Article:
“There’s one song called Thirty Below. And I don’t know if you remember the winter of 2018, but it was 30 below from Christmas probably right till the middle of March. So that’s a really Albertan song I think,” she said. 

“The last song on the album is a ‘sending song’ called Blooming in the Sunshine. And it’s about gratitude, knowing that sometimes we have things that we deeply regret and we don’t think we deserve certain things. And once in a while you look around at your life and think, how did I end up with this awesome life?”

Caroline is nominated for five ISSA awards: Female Rising Star if the Year; International Album of the Year; Female Singer of the Year; Female Songwriter of the Year; and Female Emerging Artist of the Year.

The top 15 finalists are determined by fans and listeners, and the winners are selected by a panel of the previous year’s recipients. “It’s songwriters assessing songwriters, which is kind of a neat concept,” Caroline said.

The voting is open until April 30, and the awards will be presented in Texas in August.

“I’m really happy that I got the International Album of the Year and the International Single of the Year nominations,” she said. The nominated single, “Oklahoma Between,” wasn’t written until the album was in its final stages.

Her last step of approving the album for release—checking the cover art—came at an inauspicious time.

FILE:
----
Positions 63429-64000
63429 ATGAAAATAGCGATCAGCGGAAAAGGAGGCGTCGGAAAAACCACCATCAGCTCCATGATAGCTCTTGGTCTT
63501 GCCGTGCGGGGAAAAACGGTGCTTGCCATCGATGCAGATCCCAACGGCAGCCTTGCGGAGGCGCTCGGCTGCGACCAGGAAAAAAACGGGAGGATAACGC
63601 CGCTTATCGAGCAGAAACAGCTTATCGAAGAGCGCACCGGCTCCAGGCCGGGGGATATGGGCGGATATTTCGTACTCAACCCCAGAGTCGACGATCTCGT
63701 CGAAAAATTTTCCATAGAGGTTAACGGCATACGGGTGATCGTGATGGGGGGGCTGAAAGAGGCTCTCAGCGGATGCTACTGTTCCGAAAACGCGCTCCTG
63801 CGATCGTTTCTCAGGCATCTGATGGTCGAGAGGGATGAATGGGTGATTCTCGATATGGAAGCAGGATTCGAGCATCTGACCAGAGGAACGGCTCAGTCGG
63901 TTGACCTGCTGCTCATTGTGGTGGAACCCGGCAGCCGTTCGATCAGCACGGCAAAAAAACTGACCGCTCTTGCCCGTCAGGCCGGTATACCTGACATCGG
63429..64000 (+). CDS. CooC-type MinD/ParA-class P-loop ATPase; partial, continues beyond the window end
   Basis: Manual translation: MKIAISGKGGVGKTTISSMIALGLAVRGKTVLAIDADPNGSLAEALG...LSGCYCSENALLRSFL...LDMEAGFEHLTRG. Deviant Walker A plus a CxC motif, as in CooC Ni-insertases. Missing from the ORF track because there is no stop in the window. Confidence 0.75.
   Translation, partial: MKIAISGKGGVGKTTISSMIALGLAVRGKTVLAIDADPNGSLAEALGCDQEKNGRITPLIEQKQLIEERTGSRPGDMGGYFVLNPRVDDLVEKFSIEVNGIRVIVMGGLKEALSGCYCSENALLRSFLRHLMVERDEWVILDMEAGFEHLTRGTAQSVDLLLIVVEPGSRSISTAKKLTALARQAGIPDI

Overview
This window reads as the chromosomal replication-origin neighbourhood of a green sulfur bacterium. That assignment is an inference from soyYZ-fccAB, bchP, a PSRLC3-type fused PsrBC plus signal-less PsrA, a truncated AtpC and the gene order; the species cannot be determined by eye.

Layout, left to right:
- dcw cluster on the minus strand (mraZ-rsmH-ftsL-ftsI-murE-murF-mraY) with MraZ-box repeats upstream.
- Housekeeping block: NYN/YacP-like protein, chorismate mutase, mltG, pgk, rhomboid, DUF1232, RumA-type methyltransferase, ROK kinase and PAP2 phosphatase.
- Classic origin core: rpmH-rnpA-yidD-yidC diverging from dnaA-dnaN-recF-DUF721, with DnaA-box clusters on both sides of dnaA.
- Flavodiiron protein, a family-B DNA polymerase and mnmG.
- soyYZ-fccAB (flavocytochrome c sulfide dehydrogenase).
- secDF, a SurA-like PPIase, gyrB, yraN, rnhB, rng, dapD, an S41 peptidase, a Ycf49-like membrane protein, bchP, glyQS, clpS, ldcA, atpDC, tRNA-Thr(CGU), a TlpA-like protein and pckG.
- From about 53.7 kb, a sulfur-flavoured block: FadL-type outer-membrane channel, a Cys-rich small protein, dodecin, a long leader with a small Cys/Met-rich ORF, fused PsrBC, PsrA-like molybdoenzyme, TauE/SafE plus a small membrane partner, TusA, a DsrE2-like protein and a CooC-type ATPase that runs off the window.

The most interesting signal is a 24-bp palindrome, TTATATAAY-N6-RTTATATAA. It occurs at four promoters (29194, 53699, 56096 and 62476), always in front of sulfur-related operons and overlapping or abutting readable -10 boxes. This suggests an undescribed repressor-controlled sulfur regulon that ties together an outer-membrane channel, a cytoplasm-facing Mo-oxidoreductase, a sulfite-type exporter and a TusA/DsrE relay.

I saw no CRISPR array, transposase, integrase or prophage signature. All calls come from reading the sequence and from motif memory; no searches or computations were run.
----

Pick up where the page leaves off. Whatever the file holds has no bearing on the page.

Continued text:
“The album was actually finalized online the same day of the trial,” Caroline said.

“It was a one-day trial in Vermilion. So while I was waiting to testify, I was on my cell phone approving the album design for the cover. That was really pivotal and ironic that, after weeks and weeks of talking with the company that was doing my album design and printing the CDs and stuff, they sent me the proofs that morning.”

Caroline’s attacker was sentenced to three years. She will be released in August 2021, probably to face more charges in Saskatchewan, Caroline said.

“I thought once the trial was done and she got her sentence, and my album was done, I would just go back to fiddling. And then I surprised myself and I just kept writing and writing and writing. I wrote three songs the week before the trial that are not on the album. They will be on my next album. So yeah, kind of a surprise to me,” she said.

She said with just nine years in her community, she stands out a bit among the farmers and ranchers who are known for keeping a stoic silence about their feelings.

“Most of the people I know, especially in the farming communities, are not as open to being vulnerable and they’re quite reserved and private. And so that’s been an interesting challenge for me living here. I’m a different kind of breed than the farmers around here. I’m pretty comfortable sharing my journey,” she said.

Her next album, due this fall, will be firmly in the country vein. Caroline plans to follow it up in the spring with what she describes as a “hippie folk” album.

“I feel like there’s a bit of a lack in the folk department in recent years. Everything’s pop music, pop sounds,” she said. 

“So I’m going to do a Western and then a full hippie album. I hope, being able to listen to my music and hear the words, and listen to the stories for what they are, I hope people can find an appreciation for that.”

Parke’s creativity came to life after a traumatic knife attack. SUBMITTED